Media: All About ... A possible Aegis takeover

After the Publicis bid, a sale looks increasingly likely, Alasdair Reid writes.

What goes around comes around. Aegis began as a London-based holding company to house Carat, which was, once upon a time, a very French media-buying brand. So it is perhaps appropriate that the takeover speculation surrounding Aegis - the only big marketing services group that has yet to be swallowed by a major holding company - centres on agencies based in Paris. There would be a certain sense of closure if the front runner, Publicis Groupe, headed by the veteran French adman Maurice Levy, were to prevail.

Last week, Publicis made a bid for Aegis that valued the company at £1.57 billion. But this bid was, in effect, "flushed out" by the fact that another French investor, Vincent Bollore, the chairman of Havas, had built up a 6 per cent stake in Aegis. And it is no secret that Havas needs to find ways to bolster its own rather weak media offering, Media Planning Group.

The Publicis bid stimulated no small degree of soul-searching at two other holding companies, Omnicom and WPP. The latter would find it more difficult to swallow Aegis, given that it is in the process of digesting Grey Group.

But Omnicom also faces credibility issues - after all, it took a 13 per cent stake in Aegis back in 1993 and seemed on the verge of making a full bid. But the group's ardour (such as it was) completely fizzled out and it sold up again in 1996.

Over the years, Aegis has made more or less convincing noises about its desire and ability to forge a long-term future as an independent entity.

But in the latter stages of Doug Flynn's tenure as chief executive, internal strains began to show and there were damaging squabbles among his lieutenants as to future direction. In particular, factions within Carat began to resent the amount of resources being committed to what had been a non-core activity - the company's research division.

And when Flynn was succeeded in February by Robert Lerwill, a former finance director at WPP, there was speculation that his primary role was to tidy up the books in readiness for a sale.

1. Aegis operates in two main sectors. In media planning and buying it has four main network brands: the flagship Carat; a second-string, media planning and buying brand, Vizeum; the outdoor media specialist, Posterscope; and Isobar, an umbrella for the group's digital advertising properties (including, interestingly, some creative companies).

2. Aegis has 17 market research companies (including Market Facts in the US and Canada; Asia Market Intelligence; Research Fact in Japan; and Pegram Walters in the UK), which are grouped together under the Synovate banner.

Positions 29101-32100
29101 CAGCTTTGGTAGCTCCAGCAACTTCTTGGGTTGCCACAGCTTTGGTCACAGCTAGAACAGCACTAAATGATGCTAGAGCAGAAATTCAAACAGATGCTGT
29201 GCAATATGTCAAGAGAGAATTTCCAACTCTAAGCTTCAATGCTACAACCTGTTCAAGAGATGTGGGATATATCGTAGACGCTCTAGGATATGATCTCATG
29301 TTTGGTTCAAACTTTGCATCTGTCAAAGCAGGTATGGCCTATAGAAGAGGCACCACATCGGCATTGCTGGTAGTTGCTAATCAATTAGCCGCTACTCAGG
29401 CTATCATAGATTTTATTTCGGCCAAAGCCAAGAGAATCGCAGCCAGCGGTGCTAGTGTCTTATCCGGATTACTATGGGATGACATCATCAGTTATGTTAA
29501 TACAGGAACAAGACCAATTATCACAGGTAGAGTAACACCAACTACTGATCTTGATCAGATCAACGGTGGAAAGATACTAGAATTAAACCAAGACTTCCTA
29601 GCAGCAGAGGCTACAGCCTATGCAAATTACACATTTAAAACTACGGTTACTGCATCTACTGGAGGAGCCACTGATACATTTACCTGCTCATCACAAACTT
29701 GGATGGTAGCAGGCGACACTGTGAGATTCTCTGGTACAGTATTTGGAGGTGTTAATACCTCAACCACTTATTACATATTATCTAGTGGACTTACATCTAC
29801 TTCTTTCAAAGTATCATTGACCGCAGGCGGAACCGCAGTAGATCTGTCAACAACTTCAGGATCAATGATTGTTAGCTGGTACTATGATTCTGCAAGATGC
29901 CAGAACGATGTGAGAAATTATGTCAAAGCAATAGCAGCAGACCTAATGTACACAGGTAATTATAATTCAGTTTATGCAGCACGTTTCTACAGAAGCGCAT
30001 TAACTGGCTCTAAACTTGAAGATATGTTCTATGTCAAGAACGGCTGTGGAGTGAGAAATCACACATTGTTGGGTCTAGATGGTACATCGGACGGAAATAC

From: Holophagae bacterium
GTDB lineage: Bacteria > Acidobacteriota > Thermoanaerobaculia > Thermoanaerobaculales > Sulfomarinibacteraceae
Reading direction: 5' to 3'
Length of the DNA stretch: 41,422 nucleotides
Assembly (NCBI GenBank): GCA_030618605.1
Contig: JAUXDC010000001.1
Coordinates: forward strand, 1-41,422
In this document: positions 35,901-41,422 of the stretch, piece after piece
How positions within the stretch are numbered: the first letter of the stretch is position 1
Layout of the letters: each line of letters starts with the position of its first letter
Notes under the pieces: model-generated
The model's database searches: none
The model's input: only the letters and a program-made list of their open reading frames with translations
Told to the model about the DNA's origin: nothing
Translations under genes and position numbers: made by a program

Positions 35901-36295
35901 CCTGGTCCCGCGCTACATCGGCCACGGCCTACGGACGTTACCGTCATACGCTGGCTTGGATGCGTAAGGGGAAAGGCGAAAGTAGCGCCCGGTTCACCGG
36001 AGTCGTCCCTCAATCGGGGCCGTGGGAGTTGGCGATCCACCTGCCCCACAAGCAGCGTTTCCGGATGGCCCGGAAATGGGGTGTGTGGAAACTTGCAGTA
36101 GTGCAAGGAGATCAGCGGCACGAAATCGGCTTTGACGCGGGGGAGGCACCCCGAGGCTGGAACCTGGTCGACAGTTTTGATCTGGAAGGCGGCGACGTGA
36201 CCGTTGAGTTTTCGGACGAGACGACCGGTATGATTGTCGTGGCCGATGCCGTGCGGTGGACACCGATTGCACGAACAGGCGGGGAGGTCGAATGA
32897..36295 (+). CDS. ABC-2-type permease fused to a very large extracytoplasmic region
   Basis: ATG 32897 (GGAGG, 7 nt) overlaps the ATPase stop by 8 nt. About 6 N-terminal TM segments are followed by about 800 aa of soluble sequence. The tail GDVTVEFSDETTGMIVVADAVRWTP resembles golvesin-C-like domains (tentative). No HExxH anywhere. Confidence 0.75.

3. Revenues from media communications totalled £474.6 million in the year to 31 December 2004. Aegis made £272.4 million from market research.

4. Carat came fourth in the 2004 worldwide rankings for media agency networks with estimated billings of $18.6 billion, according to Recma. WPP's MindShare was third with $18.7 billion, Omnicom's OMD came second with $20 billion, while the Publicis-owned Starcom MediaVest Group was top with $20.4 billion. Vizeum came 12th with $1.7 billion.

5. Carat is the most Euro-centric media network. It is the number one media network in Europe with billings of $11.2 billion, fourth in Asia-Pacific but only ninth in the US, with billings of $4.7 billion. It is weak in Latin America.

6. France is Carat's strongest European market. It is top of the table with billings of $3.3 billion, ahead of MPG on $2.9 billion. It is second in Germany (on billings of $2.8 billion) and in the UK it is fourth, with billings equivalent to $1.4 billion. But there has been management upheaval in France - Philippe Bourguignon resigned as president of Aegis Media France a couple of weeks ago - and rivals say it is looking more vulnerable there than ever before.

7. Of all the potential suitors, Publicis' global network best complements that of Carat. Although Starcom MediaVest Group is the biggest media agency on a worldwide billings basis and it is the largest buyer in the US, its billings in Europe are around $4.6 billion - in other words, around one-third of Carat's. Starcom is ranked ninth on the EMEA league table, below MPG, which comes in seventh place.

WHAT IT MEANS FOR ...

AEGIS

- The odds are that Aegis will be snapped up and, at this stage, prolonged uncertainty about its future could become damaging.

PUBLICIS

- Some argue that Publicis is an unlikely suitor, principally because it is seeking a secondary listing on the New York Stock Exchange. For it to achieve that ambition, all of its agency-advertiser contracts must be Sarbanes-Oxley compliant.

- Renegotiating all of the group's contracts, especially those of long-standing Carat clients, could open a very ugly can of worms.

- Sources in Paris go so far as to suggest that Publicis' interest in Aegis may be mischievous and is merely part of ongoing rivalry between Vincent Bollore and Maurice Levy.

HAVAS

- Bollore and Havas may well launch a counter bid in an effort to prop up the Media Planning Group network.

- Unfortunately, a successful Havas bid would probably trigger a monopolies investigation in France, where Aegis and MPG stand at numbers one and two in the market.

OMNICOM

- Aegis sources say Omnicom tabled a bid at 140p a share for Aegis last year but it was turned down.

- Omnicom has opted to roll out its PHD network globally by opening offices in new markets. However, a renewed attempt to buy Aegis cannot be ruled out.

- The Aegis Synovate research division could be a stumbling block because Omnicom is already strong in this area.

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